Residents, some of whom had expressed concern even before the bells were installed, were divided in their reaction to the bells. Some residents considered the sounds to be melodious while others believed that they disturbed the peace and aggravated nervous disorders. At the time, cases where one owner’s property affected the rights of others, were generally adjudicated under laws related to public nuisances.

A case alleging negligence was accordingly brought before Judge John I. Clark Hare of the Philadelphia Court of Common Pleas in Philadelphia in 1877.

Church bells — A noisy nuisance or religious expression?


Two eminent Philadelphia attorneys, William Henry Rawle (for the plaintiffs) and George Washington Biddle (for the defendants), introduced reams of testimony. Such testimony brought to light conflict between norms of bell ringing in the city versus the county, questions over the effect of bell ringing on public health, the status of long-standing Protestant churches, the degree to which bell-ringing was connected to religious expression, and the appropriateness of comparing sounds emanating from churches to the noises that were emitted by factories, by street cars, by railroads, and other conveyances, that were generally considered to be sounds of progress.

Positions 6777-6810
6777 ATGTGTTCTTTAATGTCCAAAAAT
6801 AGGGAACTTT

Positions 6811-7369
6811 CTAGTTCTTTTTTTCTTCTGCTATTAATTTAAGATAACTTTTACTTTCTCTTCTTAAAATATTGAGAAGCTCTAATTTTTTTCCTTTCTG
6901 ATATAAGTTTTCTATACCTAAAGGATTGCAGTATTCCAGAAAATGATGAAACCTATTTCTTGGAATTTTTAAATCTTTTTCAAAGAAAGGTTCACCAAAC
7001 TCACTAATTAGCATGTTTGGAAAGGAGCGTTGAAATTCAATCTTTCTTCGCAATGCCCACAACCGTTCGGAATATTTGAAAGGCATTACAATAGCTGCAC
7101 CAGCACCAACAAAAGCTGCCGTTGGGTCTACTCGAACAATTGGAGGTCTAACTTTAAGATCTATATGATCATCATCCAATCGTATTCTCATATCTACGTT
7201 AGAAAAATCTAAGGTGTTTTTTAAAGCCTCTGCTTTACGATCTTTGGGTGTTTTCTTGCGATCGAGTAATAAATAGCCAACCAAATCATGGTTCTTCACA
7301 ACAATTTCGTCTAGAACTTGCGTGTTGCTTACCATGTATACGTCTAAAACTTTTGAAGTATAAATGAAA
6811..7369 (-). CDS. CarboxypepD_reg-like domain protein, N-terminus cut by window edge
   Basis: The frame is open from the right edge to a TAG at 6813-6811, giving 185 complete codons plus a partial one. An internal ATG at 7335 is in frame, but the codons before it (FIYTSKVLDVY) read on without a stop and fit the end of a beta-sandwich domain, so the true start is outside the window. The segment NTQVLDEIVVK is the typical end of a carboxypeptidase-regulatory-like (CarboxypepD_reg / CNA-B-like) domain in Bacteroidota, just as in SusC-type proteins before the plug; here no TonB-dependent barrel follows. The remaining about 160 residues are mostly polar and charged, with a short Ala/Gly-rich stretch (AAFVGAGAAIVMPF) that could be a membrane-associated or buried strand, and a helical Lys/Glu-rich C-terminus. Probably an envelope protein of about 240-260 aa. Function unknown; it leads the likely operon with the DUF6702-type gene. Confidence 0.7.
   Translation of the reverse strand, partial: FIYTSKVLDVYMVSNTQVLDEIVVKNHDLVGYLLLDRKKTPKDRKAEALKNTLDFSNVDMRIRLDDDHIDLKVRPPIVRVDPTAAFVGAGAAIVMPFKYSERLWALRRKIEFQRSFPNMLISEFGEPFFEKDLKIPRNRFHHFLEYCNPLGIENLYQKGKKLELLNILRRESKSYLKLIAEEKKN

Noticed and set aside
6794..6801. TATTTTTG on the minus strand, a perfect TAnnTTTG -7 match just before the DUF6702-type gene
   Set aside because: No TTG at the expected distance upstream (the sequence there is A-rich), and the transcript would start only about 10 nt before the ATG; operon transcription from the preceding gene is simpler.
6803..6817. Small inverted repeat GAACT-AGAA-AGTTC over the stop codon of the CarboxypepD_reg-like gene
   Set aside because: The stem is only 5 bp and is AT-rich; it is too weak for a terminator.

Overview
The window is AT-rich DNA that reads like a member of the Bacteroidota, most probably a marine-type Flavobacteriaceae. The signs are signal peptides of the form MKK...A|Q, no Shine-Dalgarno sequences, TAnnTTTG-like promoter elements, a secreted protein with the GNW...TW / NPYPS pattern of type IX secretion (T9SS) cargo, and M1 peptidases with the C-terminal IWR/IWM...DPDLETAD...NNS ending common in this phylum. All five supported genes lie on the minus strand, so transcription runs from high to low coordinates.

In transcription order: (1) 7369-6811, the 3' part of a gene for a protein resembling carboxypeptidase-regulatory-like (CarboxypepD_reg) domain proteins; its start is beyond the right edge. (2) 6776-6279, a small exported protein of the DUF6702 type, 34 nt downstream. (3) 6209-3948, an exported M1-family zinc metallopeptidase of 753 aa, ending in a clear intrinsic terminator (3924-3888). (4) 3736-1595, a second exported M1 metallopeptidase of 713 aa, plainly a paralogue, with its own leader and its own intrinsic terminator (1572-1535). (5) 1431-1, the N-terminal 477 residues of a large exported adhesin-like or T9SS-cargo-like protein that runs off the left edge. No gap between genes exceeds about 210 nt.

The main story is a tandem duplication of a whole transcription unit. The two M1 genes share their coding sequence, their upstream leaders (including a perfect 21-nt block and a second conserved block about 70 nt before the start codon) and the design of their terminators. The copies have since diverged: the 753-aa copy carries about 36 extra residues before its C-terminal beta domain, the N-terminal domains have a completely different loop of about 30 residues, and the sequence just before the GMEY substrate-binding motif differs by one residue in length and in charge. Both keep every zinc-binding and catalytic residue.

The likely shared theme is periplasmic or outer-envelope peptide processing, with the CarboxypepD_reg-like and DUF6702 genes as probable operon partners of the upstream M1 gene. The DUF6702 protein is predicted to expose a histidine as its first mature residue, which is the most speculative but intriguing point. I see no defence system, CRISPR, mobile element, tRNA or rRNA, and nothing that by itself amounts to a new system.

At a time before the guarantees of the First Amendment related to the free exercise of religion and freedom of speech had been applied to the states via the due process clause of the 14th Amendment, Judge Hare narrowed his focus to nuisance laws and property rights.

Concluding that the bells were too loud, he temporarily enjoined the ringing of the bells in hopes that a compromise might be reached. The Pennsylvania Supreme Court subsequently ruled that the church could ring its bells for up to two minutes three times on Sunday (excluding its earliest service), later modifying this decision so as to permit additional ringing on Christian and American holidays. A scholar has thus noted that, as it proceeded through the courts, the case “became more and more concerned with when bells should properly be rung, that is, when the church should properly make itself heard, rather than the tone and volume of this particular set of bells” (Weiner, 70). There were similar disputes related to the ringing of church bells in other cities.